Finally, with the ability to raise funds, the trading company increased credit between companies and expanded investment and financing to create a network of mainstay companies and make them its subsidiaries.
While these functions existed before the war, with the increase in the number of general trading companies since World War II, the functions of organizer and information gatherer have come to be more strongly and consciously applied by the trading companies.
At this meeting, Yamamura Kozo, of the University of Washington, Seattle, USA, approached the issue of general trading companies from the viewpoint of economic theory, and reasoned that they (1) decrease the risks caused by the fluctuation of demand in domestic and overseas transactions and by foreign exchange fluctuations; (2) make use of economies of scale; (3) raise the productivity of human and material resources and save the cost of distribution; and (4) enable the effective use of capital and the contribution to social savings.
Yamamura concluded that the realization of economies of scale in the multifunctional general trading companies had saved a huge amount of money and provided the trading companies with the ability to undertake big risks.76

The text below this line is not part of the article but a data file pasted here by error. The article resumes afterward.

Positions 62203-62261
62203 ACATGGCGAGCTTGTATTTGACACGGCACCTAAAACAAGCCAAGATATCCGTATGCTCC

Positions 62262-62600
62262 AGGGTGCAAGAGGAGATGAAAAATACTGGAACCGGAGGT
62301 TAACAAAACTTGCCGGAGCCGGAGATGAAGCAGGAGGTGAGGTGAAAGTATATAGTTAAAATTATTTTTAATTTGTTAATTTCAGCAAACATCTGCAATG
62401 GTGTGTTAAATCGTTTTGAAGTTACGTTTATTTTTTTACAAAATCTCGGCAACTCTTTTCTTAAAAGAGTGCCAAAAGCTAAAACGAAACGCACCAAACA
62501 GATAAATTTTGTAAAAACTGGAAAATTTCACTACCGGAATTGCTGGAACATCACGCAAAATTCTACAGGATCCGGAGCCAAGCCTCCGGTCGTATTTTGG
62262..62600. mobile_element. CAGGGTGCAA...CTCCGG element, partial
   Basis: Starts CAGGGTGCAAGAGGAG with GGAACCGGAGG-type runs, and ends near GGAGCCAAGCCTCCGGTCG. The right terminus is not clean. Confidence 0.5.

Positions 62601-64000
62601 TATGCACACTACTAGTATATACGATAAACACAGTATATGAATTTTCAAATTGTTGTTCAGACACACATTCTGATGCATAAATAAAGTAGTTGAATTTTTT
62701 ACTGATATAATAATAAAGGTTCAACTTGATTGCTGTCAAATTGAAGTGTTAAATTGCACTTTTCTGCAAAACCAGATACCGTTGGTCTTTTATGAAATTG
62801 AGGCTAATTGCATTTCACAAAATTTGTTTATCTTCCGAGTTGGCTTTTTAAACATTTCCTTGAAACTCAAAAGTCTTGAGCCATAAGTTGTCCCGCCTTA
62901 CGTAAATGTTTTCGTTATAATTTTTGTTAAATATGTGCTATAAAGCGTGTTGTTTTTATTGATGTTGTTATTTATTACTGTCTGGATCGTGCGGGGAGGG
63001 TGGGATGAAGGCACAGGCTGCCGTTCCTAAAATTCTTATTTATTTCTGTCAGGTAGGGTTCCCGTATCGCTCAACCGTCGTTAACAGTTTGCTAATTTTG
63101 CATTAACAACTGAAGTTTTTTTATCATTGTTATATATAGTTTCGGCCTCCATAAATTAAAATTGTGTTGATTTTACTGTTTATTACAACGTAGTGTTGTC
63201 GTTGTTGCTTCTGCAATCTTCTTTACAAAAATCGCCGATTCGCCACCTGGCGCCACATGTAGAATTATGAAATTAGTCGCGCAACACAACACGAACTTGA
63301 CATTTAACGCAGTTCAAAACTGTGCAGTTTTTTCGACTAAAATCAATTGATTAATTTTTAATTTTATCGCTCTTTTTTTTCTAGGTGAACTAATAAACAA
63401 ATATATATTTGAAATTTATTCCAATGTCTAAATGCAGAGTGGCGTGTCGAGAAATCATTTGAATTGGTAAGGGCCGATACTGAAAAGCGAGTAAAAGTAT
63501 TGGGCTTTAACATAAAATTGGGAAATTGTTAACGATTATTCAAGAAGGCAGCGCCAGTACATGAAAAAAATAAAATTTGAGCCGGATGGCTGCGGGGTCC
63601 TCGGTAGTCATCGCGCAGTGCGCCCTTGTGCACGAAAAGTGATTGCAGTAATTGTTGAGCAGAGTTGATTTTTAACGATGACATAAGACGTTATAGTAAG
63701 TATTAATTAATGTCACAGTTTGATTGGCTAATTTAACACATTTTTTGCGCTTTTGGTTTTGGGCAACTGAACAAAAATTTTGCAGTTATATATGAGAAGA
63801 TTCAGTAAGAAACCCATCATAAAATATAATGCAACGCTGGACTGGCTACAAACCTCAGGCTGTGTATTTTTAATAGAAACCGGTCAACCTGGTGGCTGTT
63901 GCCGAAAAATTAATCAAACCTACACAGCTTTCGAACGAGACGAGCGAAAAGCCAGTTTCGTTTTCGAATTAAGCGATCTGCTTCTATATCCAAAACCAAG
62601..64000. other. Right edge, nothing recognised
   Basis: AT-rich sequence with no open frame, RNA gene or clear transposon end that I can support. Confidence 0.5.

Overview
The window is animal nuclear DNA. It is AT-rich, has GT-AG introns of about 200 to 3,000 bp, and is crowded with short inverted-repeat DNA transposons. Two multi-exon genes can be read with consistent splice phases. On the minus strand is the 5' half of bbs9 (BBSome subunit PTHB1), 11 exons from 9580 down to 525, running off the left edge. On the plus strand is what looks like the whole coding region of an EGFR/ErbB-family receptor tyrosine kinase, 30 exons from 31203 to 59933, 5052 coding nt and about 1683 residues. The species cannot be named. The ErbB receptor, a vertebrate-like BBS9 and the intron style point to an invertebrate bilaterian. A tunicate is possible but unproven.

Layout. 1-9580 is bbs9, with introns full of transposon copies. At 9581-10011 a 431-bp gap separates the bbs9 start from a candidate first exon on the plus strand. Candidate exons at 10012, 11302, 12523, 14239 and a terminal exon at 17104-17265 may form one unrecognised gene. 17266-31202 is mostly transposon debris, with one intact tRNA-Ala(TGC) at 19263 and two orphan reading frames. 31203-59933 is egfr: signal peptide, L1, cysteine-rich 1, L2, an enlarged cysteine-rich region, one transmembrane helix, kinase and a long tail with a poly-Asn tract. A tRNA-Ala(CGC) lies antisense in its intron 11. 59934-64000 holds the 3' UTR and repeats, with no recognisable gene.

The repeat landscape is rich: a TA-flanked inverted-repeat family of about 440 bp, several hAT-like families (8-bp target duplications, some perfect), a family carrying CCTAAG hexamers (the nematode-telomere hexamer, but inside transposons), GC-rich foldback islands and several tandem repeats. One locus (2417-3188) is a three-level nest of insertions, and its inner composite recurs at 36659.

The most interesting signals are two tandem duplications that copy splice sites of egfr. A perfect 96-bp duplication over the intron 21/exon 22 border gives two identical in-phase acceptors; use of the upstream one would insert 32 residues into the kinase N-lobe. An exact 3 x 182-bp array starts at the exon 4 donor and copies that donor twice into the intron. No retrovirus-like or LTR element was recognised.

Economic analyses of this kind can be persuasive. However, they do not treat the evils resulting from the growth of a trading company into a gigantic general trading company. Mitsubishi Corp., whose male staff used to be referred to as "Mitsubishi gentlemen," had the following incident take place. In 1980, Hokusho, a trading company that specialized in fish products, went bankrupt after buying herring roe at a very high price. Mitsubishi, which did business with this company, was severely criticized by the press for its alleged coercive role in the transaction. Though Mitsubishi explained the circumstances, the president admitted at a news conference in 1980 that, because Hokusho had laid too great an importance on its responsibility to supply the processors, "the company digressed from the principle of market price and did not pay sufficient attention to the end users."